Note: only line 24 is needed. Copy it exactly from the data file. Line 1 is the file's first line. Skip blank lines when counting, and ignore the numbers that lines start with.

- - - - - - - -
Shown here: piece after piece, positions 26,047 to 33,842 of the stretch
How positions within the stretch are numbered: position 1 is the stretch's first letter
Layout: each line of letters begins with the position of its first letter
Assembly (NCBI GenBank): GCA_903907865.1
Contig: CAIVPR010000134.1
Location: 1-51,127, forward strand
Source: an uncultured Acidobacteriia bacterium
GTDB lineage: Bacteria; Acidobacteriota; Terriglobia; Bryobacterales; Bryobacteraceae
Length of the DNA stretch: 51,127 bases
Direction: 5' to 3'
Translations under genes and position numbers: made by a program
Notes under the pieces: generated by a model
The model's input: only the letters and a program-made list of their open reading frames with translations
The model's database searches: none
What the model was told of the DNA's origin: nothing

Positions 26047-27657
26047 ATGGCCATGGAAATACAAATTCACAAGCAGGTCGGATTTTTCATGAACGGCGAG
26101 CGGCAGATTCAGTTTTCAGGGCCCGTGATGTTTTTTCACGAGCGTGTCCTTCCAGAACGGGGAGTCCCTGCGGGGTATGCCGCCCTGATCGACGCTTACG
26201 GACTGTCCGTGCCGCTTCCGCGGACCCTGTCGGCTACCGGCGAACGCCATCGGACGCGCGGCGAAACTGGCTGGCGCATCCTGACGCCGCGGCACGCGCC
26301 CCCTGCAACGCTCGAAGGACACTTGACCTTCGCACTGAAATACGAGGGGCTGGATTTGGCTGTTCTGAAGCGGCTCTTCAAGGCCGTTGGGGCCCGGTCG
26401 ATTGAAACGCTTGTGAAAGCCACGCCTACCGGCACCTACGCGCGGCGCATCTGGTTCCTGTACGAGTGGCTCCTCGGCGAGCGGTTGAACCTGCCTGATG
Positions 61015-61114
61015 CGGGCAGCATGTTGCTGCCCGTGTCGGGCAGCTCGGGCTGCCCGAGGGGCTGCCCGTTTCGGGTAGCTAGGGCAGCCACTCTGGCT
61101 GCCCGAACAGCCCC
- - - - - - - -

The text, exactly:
61101 GCCCGAACAGCCCC